European River Cruising

| January 15, 2007

Major operators offer all-inclusive cruise/tour packages especially for the U.S. audience.

Let's say you are an experienced cruiser who has done Europe twice. You have seen the north from Dover to St. Petersburg via the Baltic Sea; and sailed from Barcelona to Istanbul via the Mediterranean . You might think you have seen it all, but you have not really begun to cruise Europe until you try a river voyage.

Take it from me. I have sailed on the Danube, the Rhine,the Rhone and more. I have sailed through Germany, Austria, the Czech Republic, Slovakia, Hungary and France. The one cruise in my life I consider to be the most interesting was a 10-day cruise through Russia, from Moscow to St. Petersburg, along the Stalin Canal and the Moscow River on Viking River Cruises.

Why a River Cruise? The advantages of a riverboat cruise are obvious: You can see land all day long; the boats are small enough to dock close to the city center; and you can visit great inland destinations inaccessible to cruise ships, like Paris, Vienna, Cologne, Prague and Budapest. You see the rolling countryside all day long -- fields and meadows that lead to small villages and major cities, often punctuated by medieval estates or vistas of flowers or crops. And one last obvious advantage: There is very little chance you will get seasick.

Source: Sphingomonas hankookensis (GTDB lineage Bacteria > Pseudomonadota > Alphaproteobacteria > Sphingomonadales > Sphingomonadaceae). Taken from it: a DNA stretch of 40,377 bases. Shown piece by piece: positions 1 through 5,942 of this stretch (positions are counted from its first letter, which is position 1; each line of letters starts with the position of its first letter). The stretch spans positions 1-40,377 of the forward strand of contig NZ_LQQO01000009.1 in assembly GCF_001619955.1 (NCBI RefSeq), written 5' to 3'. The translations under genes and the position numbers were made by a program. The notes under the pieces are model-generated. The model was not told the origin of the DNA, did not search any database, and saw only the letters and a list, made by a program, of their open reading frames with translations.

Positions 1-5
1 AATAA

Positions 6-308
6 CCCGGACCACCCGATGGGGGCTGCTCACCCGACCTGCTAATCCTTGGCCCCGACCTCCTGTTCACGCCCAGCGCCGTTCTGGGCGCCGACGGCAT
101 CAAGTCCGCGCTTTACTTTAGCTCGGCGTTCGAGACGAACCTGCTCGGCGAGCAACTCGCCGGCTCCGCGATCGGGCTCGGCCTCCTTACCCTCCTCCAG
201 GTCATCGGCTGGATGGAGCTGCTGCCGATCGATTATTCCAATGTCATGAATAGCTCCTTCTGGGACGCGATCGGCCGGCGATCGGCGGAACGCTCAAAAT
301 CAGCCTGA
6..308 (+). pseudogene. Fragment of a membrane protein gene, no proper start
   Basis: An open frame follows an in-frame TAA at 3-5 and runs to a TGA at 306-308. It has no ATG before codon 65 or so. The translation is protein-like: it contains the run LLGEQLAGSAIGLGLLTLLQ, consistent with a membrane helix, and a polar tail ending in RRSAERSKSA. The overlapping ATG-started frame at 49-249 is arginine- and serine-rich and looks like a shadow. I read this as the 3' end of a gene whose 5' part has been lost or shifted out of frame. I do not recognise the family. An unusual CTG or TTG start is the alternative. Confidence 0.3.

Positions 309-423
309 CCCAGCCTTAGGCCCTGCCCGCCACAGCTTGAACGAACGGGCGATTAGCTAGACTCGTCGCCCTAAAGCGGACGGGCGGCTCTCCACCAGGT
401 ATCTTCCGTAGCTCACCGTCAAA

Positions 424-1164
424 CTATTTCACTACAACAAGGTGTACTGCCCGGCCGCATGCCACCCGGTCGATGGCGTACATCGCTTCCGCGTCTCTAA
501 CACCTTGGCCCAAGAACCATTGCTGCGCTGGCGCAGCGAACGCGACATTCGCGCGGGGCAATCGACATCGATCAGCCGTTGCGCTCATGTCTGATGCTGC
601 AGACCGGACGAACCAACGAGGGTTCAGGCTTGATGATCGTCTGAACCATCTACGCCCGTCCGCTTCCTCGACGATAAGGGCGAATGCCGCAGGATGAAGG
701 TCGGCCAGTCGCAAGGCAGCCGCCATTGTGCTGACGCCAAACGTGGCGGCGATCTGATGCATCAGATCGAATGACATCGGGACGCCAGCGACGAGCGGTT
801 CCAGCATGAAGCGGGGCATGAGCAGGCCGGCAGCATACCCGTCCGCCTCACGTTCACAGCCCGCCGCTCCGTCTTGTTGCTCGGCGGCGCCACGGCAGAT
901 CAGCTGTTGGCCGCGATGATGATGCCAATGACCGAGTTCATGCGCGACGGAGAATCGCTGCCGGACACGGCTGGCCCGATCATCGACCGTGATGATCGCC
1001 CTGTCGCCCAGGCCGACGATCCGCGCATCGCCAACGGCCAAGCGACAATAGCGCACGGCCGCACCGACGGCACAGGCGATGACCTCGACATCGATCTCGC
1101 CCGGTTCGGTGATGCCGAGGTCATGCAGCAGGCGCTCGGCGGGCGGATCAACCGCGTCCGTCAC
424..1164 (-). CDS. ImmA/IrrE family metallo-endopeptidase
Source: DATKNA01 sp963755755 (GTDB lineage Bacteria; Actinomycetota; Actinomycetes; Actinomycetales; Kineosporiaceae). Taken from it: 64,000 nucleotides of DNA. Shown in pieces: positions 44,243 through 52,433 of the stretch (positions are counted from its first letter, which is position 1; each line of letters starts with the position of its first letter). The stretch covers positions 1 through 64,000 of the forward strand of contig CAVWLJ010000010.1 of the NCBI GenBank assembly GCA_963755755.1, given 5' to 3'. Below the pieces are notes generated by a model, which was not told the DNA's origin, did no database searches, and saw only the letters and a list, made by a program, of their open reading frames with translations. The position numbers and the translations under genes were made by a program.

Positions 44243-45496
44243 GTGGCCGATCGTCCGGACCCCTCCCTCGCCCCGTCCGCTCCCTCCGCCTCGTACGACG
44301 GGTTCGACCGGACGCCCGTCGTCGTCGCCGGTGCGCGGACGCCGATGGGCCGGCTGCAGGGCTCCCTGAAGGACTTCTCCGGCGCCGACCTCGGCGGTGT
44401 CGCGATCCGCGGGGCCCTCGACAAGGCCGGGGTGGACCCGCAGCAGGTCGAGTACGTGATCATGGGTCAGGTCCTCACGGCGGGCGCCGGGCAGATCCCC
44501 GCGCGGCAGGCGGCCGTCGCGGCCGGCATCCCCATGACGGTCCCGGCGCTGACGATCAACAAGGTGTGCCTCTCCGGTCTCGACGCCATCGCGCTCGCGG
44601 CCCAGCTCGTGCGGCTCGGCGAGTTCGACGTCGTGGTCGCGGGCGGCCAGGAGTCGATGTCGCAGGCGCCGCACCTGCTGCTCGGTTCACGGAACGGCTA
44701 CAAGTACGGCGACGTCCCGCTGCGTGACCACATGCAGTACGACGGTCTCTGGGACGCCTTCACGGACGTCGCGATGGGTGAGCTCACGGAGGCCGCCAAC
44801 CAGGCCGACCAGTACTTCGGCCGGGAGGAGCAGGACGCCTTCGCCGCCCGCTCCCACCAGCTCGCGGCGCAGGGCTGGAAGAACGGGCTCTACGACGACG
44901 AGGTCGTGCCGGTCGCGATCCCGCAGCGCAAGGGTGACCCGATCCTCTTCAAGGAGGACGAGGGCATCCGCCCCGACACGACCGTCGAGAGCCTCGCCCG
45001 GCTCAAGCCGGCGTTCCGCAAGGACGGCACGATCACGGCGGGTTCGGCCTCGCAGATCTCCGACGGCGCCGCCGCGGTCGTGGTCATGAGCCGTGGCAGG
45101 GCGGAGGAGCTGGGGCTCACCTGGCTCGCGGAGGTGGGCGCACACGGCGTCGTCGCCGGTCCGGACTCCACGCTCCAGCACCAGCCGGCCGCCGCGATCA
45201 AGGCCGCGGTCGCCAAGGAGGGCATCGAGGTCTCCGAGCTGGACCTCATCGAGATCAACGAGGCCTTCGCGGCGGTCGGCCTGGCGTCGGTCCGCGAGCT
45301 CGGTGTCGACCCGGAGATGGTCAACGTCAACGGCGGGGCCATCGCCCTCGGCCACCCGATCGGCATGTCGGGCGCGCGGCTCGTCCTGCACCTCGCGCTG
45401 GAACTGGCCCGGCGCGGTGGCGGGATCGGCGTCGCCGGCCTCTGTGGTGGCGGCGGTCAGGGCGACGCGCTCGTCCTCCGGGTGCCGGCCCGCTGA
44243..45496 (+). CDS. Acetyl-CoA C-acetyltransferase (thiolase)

Some people who take river cruises think of them as an alternative to bus tours, but river cruises are more similar to ocean-going cruises than many travelers realize. You board the boat and unpack once, settling into your stateroom for the entire trip. All meals are included in the price and taken in the boat's dining room, or sometimes as box lunches on the longer tours. There is a shore excursion usually every day, and often two per day, separated by lunch back on the boat in most cases. At night you enjoy long gourmet meals with fellow passengers, followed by a little entertainment, and then to bed.